• Limited in size: If the castle defense required a bigger girth, the original motte would not allow for it. There was only so much additional weight that the earthen mound could take, so the size of these castles was quite limited.
  • The integrity of the motte: The engineers of that era approached the design of the shell keep with a lot of caution. That’s because the motte or mound on which they were to be constructed was man-made, and thus any odd load distribution could cause it to easily collapse.
  • Swiftly outdated: One of the biggest disadvantages of shell keeps was that they quickly became outdated. There was quick advent in military techniques and tactics, but the defensive capacity of these castles kept limiting them. Thus, they were swiftly overtaken by the new and improved stone keeps.

Popular Shell Keeps

Here’s a list of some popular shell-keep castles that exist to this day:

Restormel Castle, UK

One of the best examples of the shell keeps is Restormel Castle in the UK. It is known for its symmetrical and round perimeter dating back to the 12th century. The stone features, however, were added in the 13th century for added defense. While typical shell keep walls are thin, Restormel sets itself apart with its 2.5-meter (8.2-foot) thick walls. But instead of devaluing the structure, they added to the defense so much that its remains are still intact. In fact, the inner wall is concentric and consists of an accommodation wing that is built against the outer wall.

Plan of Restormel Castle - a perfect shell keep.
Plan of Restormel Castle – a perfect shell keep. St. J. O’Neill, Her Majesty’s Stationery Office, Public domain, via Wikimedia Commons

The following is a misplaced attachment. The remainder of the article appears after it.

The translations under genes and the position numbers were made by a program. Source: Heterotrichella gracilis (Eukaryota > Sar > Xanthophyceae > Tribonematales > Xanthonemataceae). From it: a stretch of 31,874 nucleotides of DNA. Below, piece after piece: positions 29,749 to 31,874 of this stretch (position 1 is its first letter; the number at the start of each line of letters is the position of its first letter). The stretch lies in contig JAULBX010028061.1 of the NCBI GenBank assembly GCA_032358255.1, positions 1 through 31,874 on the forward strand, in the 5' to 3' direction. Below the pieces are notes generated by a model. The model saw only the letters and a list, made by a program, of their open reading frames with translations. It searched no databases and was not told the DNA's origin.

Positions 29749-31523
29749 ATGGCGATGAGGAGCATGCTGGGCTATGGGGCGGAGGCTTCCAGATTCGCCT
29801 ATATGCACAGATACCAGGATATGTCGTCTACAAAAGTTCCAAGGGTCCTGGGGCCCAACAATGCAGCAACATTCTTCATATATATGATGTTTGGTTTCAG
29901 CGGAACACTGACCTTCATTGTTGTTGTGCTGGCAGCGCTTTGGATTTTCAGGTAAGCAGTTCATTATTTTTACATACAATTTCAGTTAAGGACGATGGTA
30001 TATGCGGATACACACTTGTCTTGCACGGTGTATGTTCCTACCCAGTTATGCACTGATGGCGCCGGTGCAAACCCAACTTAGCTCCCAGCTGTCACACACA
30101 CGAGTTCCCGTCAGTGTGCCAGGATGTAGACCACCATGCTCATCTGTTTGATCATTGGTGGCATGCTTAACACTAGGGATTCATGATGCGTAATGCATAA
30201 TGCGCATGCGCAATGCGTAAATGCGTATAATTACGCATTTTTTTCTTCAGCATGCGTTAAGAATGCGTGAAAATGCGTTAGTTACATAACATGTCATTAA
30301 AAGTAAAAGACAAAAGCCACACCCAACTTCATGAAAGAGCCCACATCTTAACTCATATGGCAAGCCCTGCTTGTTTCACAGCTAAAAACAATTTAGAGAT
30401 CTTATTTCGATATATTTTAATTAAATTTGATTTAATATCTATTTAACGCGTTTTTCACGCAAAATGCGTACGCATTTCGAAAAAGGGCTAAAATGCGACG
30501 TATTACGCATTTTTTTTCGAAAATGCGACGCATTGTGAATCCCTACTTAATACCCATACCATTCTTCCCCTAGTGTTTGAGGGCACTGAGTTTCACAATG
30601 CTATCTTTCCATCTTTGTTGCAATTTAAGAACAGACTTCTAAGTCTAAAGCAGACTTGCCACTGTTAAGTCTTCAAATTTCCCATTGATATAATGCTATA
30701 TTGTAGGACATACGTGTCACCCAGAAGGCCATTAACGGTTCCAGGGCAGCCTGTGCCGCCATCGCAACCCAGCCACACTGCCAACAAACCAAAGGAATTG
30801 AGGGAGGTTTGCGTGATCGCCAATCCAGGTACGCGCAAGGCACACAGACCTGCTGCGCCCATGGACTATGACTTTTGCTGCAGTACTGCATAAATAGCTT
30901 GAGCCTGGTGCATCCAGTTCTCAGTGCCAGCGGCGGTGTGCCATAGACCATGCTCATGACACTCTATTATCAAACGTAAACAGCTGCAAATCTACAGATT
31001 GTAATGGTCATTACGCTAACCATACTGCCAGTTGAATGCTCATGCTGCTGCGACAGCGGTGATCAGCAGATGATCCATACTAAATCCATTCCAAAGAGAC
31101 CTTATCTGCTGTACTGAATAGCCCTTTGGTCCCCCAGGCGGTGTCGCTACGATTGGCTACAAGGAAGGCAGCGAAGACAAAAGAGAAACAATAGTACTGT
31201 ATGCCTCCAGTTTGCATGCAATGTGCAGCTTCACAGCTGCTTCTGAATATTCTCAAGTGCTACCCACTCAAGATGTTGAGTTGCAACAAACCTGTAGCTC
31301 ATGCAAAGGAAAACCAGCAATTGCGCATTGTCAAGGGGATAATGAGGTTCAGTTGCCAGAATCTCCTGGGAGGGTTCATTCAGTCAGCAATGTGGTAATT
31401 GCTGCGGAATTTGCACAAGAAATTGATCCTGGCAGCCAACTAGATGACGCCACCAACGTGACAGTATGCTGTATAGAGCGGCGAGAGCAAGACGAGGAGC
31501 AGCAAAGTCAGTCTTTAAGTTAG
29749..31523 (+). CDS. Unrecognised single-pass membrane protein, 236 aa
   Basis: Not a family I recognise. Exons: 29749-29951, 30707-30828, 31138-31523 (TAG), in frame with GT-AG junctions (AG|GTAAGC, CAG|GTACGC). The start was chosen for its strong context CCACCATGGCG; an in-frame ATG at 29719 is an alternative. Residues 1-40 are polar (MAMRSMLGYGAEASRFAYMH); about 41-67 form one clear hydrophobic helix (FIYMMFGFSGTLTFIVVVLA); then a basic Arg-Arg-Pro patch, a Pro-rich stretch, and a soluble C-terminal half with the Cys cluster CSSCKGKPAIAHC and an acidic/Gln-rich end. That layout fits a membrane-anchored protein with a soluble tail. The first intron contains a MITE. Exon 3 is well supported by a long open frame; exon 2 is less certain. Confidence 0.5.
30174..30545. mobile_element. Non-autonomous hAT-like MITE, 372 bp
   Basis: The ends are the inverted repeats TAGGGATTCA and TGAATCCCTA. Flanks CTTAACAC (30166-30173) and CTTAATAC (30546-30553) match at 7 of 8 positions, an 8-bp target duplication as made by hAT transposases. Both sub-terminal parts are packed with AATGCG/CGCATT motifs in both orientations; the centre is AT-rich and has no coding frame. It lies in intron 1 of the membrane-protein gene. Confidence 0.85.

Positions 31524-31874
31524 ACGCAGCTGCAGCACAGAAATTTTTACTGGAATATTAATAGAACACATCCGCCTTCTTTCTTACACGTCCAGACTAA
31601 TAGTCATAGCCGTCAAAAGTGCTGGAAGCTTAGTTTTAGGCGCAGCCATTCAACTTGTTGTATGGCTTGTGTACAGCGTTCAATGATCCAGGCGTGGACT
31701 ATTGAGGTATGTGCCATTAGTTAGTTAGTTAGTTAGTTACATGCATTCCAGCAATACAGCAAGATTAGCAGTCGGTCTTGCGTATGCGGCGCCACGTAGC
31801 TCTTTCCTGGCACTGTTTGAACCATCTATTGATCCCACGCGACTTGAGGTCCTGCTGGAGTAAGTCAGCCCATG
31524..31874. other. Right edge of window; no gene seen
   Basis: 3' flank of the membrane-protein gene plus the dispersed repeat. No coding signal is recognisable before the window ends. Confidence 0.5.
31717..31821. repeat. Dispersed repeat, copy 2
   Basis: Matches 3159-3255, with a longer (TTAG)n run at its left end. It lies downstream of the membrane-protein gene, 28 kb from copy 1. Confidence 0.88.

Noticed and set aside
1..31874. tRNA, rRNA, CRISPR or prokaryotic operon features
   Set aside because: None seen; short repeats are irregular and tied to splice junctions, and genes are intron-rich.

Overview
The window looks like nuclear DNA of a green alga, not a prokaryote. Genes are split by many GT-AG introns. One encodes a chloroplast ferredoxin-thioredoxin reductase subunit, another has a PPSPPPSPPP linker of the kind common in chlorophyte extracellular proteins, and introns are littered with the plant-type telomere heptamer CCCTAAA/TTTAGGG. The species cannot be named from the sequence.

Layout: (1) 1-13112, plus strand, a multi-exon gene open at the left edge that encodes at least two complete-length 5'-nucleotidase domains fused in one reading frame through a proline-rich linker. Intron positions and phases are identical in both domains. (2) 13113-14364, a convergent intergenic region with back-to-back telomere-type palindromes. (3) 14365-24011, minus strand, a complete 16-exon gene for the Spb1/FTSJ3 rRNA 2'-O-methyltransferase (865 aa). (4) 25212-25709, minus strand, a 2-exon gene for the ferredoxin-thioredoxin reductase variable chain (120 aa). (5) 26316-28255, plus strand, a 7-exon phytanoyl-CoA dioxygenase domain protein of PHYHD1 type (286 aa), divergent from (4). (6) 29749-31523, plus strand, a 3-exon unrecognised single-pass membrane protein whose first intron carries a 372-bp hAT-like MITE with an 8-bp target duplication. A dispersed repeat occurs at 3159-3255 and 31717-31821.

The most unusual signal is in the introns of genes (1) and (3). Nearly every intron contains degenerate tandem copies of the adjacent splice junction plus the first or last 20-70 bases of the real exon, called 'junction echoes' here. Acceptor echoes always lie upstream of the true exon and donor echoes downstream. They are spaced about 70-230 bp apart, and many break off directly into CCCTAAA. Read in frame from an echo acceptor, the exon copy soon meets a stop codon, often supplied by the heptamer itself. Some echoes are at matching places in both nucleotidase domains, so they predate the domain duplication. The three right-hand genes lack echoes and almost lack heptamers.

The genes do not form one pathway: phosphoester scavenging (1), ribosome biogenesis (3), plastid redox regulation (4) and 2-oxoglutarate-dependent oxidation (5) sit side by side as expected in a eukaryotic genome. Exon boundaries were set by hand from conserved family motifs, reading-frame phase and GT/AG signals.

Windsor Castle, UK

Windsor Castle is one of the best-known royal residences out there, its architecture is started as a shell keep. Henry I made its first improvements by converting the edifice into a Royal residence. He then held court there after marrying Adeliza Louvain. During this time, he gradually changed the overall architecture to stone (from the original timber that stood on the moat). Even the walls were rebuilt (and increased in height) around the bailey to complete the transition.

The center of Windsor Castle is a shell keep.
The center of Windsor Castle is a shell keep. Jeffry Wyatville, CC0, via Wikimedia Commons

York Castle, UK

York Castle is another one that embraces its shell-keep heritage quite well. It also goes by the name of Clifford’s Tower and boasts quite a rich history. It was originally a motte-and-bailey castle built right after the Norman conquest to subdue the rebellious population of the area. Only a part remains today, but the lost aspects can be easily deduced. It would have rested on the central column if the roof existed today. The interior and all the rooms of the castle are also in ruins, but the shell jacket remains intact and is its most discernable feature.

The stone shell of York Castle.
The stone shell of York Castle. Matrix1947, CC BY-SA 4.0, via Wikimedia Commons

Shell keeps were, by far, simpler than their Gothic successors, and their place in history was short-lived, but they were nonetheless an impactful transition point in the development of the castles we know and love today. We hope this piece managed to deliver the insights into this corner of history that you were looking for.

Zunaira Ghazal
Zunaira Ghazal
Zunaira is an architect and designer on paper, but a writer at heart. She’s got a Bachelors in Architecture and a passion for traveling, both of which combine in her writings about timeworn castles and fortresses that have withstood the tests of time and stand proud to this day.